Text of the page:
Protect Intellectual Property Rights; Stop Internet Theft at Home and Abroad

Article excerpt

Byline: Richard K. Armey, SPECIAL TO THE WASHINGTON TIMES

The imperative to protect the rights of property owners is something the founding generation of Americans understood. They understood it as a moral value and as an economic necessity for any nation that sought to be strong, free and prosperous.

The founders also understood that the definition of property, and the attendant rights, could not be limited to those tangible things such as currency, livestock, homes, manufactured goods or any other things that individuals might own. Creations of the mind and imagination - music, art, literature, scientific discovery and inventions - were the hallmarks of a free and growing society, were property and had to be protected.

Article I, Section 8 of the Constitution reads: [Congress shall have the power]: To promote the Progress of Science and useful Arts, by securing for limited Times to Authors and Inventors the exclusive Right to their respective Writings and Discoveries.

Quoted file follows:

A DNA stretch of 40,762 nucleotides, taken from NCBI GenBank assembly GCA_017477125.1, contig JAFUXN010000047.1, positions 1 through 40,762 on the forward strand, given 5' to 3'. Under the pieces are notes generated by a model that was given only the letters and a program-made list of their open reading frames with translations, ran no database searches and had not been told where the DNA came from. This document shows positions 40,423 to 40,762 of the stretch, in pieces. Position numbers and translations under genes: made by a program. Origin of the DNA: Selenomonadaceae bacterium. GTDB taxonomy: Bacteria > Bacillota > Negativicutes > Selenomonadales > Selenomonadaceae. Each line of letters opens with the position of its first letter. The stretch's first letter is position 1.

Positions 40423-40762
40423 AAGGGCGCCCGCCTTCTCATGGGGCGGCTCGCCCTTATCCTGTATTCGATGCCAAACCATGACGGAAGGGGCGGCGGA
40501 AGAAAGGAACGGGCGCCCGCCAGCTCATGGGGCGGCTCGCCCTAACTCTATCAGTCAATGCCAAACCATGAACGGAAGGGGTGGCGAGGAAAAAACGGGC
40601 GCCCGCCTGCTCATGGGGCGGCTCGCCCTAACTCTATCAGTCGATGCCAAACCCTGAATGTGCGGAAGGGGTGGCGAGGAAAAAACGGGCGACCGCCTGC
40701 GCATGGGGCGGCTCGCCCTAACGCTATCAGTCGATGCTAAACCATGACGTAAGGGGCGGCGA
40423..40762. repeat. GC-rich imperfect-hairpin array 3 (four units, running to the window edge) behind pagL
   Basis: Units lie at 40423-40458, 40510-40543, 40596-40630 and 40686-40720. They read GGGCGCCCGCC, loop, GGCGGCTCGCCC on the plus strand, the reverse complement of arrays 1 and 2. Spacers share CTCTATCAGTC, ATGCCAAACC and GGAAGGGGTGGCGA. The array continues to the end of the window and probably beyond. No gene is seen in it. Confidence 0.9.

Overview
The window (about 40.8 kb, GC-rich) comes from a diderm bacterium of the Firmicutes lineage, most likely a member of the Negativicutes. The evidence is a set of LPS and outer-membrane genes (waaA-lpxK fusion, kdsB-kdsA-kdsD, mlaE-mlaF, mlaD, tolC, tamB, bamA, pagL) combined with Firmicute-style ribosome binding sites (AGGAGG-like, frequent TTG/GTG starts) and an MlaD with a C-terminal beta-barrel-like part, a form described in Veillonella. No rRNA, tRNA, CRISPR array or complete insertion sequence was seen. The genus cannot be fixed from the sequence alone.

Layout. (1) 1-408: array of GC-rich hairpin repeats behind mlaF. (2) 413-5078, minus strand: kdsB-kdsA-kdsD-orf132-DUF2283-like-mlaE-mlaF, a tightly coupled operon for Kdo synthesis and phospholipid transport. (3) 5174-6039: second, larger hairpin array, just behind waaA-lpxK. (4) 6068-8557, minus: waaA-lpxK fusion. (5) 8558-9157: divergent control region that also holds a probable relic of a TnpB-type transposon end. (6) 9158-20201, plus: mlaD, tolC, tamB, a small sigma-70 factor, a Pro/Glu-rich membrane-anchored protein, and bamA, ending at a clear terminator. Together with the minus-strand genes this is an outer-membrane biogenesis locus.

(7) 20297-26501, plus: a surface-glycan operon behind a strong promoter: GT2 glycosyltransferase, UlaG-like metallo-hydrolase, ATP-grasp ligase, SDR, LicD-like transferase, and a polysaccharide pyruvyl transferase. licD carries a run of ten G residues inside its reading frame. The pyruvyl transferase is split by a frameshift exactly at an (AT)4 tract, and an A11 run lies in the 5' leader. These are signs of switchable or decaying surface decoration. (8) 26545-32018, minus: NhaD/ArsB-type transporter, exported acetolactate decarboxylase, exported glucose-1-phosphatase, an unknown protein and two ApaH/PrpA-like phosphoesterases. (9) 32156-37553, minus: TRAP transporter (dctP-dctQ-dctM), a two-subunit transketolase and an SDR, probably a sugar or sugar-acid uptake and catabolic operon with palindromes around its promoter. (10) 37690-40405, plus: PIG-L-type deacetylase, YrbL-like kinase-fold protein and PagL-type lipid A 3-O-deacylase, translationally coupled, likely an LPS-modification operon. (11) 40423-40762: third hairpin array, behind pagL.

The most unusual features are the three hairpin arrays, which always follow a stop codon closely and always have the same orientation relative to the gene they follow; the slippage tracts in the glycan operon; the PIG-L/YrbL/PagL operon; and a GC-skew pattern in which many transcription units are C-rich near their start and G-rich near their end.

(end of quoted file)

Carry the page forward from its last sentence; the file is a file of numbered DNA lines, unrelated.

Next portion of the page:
They rightly understood that the real engine of economic growth for America would be the creative brilliance of the American people. And they knew that those products of the intellect and imagination were more vulnerable to theft and exploitation than a tangible piece of property that one could see being stolen. To put it more simply: It would be harder to miss someone walking off with your horse than to see someone walking off with your song. As someone raised on country and western music, I am particular to protecting both quarter horses and music.

And as an economist, former congressman, co-founder of Freedom Works and champion of the rights of property owners, I am watching with keen interest the actions of the Supreme Court in the case of MGM v. Grokster.

Grokster is a peer to peer (P2P) network that allows members to "share" songs, movies, software and other creative works without paying for them.

Taking something for free that you would otherwise have to pay for is called stealing. You can't walk into a store and take a music CD, a DVD movie or software for a computer game without paying for it. Yet everyday, tens of millions of copyright-protected songs, movies, computer games and other pieces of intellectual property are downloaded for free - stolen over Grokster and other similar P2P networks.

Grokster doesn't just turn a blind eye to the theft - what I'd call willful ignorance - but encourages it in order to make millions of dollars in advertising revenues each year based on the number of people who steal copyright-protected property. There is little dispute that more than 90 percent of the activity that Grokster profits from is illegal. …